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A fascinating history of clinical trials from their beginnings in Babylon – Medium (Prof. Adrian Esterman | April 2020)0

Posted by Admin in on June 19, 2020
 

Clinical trials are required to test treatments for COVID-19. Take a quick trip over 2,000 years and discover how our current understanding of clinical trials was formed.

Clinical trials
Clinical trials are currently being undertaken to test treatments and vaccines for COVID-19. There are many different types of clinical trial design, from a simple before and after (measure something in patients, do an intervention like giving them a drug, then measure them again), to a randomized controlled trial, the gold standard of all clinical trial designs.

Planning to give a talk about clinical trials and want to give it some historical context?  This is a great resource to use.

Here is a light-hearted history of how clinical trials developed over the last two thousand years, including the first recorded instances of control groups, the use of placebos and randomization. It will give you a better understanding of how clinical trials are designed.
600 BC Daniel and his kosher diet.
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Surprisingly, the first ever clinical trial is found in the Bible in Book one of Daniel and took place in Babylon. In 600 BC, some captive children of the Israeli royal family and nobility were taken into the King Nebuchadnezzar’s service in Babylon — among them were Daniel and three friends. Supposedly, these were golden young men — physically perfect, handsome, intelligent, knowledgeable and well qualified to serve in the king’s palace.

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Is N-Hacking Ever OK? A simulation-based study (Papers: Pamela Reinagel | December 2019)0

Posted by Admin in on June 10, 2020
 

Abstract

Another point to be made here is that linked to rejecting the notion that p<0.05 is important (significant). If you need to n-hack to achieve this then it probably is not important in any case.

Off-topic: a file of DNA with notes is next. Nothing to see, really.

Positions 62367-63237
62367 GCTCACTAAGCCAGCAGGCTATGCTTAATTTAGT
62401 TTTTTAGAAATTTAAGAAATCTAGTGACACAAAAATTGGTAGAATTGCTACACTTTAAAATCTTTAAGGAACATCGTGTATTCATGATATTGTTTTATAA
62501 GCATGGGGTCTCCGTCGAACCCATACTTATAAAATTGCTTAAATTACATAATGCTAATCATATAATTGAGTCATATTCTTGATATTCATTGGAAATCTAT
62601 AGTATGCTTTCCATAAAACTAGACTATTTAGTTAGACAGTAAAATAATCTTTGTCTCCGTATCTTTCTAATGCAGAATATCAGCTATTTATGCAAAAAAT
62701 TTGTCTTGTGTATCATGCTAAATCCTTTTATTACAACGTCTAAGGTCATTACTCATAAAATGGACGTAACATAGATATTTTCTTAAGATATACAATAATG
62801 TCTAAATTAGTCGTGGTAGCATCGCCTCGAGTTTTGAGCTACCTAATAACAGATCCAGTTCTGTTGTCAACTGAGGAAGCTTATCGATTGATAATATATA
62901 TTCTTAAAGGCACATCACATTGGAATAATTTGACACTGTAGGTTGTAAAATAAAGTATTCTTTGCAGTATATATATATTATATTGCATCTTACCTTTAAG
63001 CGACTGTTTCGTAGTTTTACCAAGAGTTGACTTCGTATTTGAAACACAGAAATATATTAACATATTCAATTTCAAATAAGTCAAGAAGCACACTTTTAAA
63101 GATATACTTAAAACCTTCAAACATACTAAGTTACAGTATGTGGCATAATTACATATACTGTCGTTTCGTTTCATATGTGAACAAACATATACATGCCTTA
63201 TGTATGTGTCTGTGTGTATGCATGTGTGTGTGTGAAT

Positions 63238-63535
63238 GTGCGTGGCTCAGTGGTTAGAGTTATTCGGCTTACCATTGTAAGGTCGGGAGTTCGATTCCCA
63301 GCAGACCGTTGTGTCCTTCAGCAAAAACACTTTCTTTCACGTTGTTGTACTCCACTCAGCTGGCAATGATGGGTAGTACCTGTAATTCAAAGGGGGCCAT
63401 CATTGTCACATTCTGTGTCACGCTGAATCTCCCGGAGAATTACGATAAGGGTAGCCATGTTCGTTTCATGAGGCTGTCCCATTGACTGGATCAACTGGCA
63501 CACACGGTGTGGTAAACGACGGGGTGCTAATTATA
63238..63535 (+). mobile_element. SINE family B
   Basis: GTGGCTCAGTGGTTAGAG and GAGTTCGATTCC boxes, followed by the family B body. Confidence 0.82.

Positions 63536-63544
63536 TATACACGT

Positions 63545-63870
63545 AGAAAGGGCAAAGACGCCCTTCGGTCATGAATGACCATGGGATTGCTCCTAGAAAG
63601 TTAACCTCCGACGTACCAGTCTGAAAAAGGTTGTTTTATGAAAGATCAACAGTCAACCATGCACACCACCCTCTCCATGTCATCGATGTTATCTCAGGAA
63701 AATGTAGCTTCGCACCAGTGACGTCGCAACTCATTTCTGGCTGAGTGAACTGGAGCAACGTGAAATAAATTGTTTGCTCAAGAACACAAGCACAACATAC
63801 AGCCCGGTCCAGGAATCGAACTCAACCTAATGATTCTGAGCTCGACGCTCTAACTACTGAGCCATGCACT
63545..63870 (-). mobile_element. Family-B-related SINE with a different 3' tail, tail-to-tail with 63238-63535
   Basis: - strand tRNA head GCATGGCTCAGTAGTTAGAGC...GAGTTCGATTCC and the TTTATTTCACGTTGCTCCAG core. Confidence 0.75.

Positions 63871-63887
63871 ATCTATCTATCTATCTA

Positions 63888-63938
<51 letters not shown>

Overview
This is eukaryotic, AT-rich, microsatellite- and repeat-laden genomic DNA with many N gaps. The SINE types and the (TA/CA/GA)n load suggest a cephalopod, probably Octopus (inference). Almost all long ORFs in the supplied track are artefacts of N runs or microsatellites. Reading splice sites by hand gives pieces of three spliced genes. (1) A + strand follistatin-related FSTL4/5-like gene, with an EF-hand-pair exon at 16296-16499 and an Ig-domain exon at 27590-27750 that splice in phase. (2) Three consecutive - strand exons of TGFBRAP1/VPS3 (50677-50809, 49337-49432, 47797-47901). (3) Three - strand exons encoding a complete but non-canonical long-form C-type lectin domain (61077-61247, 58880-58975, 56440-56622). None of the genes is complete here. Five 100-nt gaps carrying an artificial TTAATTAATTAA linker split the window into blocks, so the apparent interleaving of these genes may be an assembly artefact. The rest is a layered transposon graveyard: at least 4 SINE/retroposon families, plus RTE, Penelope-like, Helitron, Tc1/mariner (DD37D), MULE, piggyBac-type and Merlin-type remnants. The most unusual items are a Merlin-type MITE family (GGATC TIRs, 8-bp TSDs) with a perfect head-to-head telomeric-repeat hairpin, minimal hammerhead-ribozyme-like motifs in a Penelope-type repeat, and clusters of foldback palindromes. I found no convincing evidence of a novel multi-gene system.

After an experiment has been completed and analyzed, a trend may be observed that is “not quite significant”. Sometimes in this situation, researchers incrementally grow their sample size N in an effort to achieve statistical significance. This is especially tempting in situations when samples are very costly or time-consuming to collect, such that collecting an entirely new sample larger than N (the statistically sanctioned alternative) would be prohibitive. Such post-hoc sampling or “N-hacking” is condemned, however, because it leads to an excess of false positive results. Here Monte-Carlo simulations are used to show why and how incremental sampling causes false positives, but also to challenge the claim that it necessarily produces alarmingly high false positive rates. In a parameter regime that would be representative of practice in many research fields, simulations show that the inflation of the false positive rate is modest and easily bounded. But the effect on false positive rate is only half the story. What many researchers really want to know is the effect N-hacking would have on the likelihood that a positive result is a real effect that will be replicable. This question has not been considered in the reproducibility literature. The answer depends on the effect size and the prior probability of an effect. Although in practice these values are not known, simulations show that for a wide range of values, the positive predictive value (PPV) of results obtained by N-hacking is in fact higher than that of non-incremented experiments of the same sample size and statistical power. This is because the increase in false positives is more than offset by the increase in true positives. Therefore in many situations, adding a few samples to shore up a nearly-significant result is in fact statistically beneficial. It is true that uncorrected N-hacking elevates false positives, but in some common situations this does not reduce PPV, which has not been shown previously. In conclusion, if samples are added after an initial hypothesis test this should be disclosed, and if a false positive rate is stated it should be corrected. But, contrary to widespread belief, collecting additional samples to resolve a borderline P value is not invalid, and can confer previously unappreciated advantages for efficiency and positive predictive